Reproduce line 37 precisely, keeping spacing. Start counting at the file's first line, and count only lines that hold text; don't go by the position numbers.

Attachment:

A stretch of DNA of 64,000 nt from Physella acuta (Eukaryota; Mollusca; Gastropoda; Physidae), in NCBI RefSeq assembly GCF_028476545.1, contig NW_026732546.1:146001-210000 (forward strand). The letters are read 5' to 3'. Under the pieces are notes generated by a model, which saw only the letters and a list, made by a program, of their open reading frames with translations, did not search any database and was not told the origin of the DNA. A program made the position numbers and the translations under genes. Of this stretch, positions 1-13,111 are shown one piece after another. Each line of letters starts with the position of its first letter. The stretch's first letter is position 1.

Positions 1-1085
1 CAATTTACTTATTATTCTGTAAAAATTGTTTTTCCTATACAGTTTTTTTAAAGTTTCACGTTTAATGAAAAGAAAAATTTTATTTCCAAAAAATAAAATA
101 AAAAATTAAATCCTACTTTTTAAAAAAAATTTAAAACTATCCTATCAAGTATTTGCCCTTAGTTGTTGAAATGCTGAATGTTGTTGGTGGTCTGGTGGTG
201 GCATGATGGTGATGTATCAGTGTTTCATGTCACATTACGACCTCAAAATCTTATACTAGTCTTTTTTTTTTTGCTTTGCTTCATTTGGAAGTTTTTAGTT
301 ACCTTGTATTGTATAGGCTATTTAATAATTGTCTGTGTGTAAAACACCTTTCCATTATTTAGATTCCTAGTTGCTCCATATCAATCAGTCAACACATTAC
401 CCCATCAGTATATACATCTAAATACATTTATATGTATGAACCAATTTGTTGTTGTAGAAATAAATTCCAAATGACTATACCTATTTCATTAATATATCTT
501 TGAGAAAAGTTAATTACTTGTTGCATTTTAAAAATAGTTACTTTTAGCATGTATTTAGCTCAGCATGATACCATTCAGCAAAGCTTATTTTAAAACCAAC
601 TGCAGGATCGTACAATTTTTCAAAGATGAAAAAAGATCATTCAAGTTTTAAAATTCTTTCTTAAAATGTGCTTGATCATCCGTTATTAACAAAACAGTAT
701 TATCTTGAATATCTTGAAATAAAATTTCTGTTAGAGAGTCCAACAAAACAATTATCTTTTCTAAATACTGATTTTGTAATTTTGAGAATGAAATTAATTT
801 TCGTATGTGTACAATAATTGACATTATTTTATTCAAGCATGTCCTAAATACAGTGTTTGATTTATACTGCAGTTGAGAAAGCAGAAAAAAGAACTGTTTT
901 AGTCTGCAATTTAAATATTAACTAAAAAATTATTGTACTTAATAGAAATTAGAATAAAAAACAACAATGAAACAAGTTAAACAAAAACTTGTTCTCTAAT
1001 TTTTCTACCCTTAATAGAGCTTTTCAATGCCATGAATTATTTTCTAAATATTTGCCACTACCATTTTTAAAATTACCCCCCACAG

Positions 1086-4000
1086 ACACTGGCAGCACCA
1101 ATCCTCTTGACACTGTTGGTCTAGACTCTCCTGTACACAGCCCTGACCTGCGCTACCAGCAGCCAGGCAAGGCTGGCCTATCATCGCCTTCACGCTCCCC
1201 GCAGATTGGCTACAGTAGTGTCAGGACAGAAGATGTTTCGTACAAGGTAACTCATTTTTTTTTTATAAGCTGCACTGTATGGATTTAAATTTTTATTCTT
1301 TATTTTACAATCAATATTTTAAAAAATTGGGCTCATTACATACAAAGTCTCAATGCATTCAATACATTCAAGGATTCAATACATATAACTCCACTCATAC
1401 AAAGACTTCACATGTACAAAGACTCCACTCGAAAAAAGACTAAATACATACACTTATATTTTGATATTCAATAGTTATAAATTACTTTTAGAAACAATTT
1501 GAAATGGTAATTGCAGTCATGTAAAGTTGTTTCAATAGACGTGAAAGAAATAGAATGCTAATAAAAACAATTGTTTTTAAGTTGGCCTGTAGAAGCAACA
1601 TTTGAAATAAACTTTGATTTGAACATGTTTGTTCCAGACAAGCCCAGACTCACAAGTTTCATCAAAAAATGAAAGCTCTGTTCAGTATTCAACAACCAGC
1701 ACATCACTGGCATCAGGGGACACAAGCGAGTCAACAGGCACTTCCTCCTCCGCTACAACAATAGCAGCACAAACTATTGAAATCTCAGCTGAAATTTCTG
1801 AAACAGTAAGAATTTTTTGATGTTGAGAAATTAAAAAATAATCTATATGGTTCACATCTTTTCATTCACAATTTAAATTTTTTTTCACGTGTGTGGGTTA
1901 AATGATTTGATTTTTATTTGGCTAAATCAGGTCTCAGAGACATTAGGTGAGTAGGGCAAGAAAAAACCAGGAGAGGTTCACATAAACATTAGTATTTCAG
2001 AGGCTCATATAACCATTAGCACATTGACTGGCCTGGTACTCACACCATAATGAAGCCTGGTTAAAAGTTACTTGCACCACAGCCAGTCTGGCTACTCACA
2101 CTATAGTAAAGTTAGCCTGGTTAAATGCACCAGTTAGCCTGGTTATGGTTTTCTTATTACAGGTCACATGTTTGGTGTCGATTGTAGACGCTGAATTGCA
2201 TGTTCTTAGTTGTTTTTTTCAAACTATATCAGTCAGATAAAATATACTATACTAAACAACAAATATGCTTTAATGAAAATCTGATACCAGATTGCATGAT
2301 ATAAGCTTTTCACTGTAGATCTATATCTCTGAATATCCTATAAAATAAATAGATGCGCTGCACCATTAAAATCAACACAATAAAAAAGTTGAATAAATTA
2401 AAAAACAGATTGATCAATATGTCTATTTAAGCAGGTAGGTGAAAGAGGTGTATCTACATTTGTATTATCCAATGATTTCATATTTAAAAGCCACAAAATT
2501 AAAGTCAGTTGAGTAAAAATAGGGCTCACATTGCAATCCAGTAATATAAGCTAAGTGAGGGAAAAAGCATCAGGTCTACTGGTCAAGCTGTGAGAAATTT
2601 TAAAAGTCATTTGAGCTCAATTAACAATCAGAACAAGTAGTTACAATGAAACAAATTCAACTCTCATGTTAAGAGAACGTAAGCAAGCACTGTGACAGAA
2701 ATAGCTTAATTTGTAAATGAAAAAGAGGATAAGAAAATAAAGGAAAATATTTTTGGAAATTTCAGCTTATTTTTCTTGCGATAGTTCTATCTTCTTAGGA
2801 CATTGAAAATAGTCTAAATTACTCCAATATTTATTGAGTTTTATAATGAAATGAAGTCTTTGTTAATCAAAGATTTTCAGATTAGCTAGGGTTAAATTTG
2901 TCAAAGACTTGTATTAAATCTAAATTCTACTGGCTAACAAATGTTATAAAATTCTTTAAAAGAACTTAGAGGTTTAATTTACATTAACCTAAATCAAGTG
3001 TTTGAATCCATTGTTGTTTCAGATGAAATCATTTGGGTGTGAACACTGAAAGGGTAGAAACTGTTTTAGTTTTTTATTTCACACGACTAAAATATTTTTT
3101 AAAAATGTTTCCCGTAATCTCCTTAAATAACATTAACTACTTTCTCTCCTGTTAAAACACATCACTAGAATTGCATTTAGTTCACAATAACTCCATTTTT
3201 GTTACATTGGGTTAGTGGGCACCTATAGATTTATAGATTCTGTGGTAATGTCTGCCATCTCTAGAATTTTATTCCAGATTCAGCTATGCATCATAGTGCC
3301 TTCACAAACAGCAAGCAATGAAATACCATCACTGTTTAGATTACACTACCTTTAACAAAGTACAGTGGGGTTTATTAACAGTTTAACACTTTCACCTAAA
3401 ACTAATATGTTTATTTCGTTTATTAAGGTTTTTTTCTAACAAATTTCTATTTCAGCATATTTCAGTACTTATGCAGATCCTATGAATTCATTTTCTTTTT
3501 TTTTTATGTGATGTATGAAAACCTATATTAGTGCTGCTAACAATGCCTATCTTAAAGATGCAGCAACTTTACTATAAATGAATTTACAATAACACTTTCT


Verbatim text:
3201 GTTACATTGGGTTAGTGGGCACCTATAGATTTATAGATTCTGTGGTAATGTCTGCCATCTCTAGAATTTTATTCCAGATTCAGCTATGCATCATAGTGCC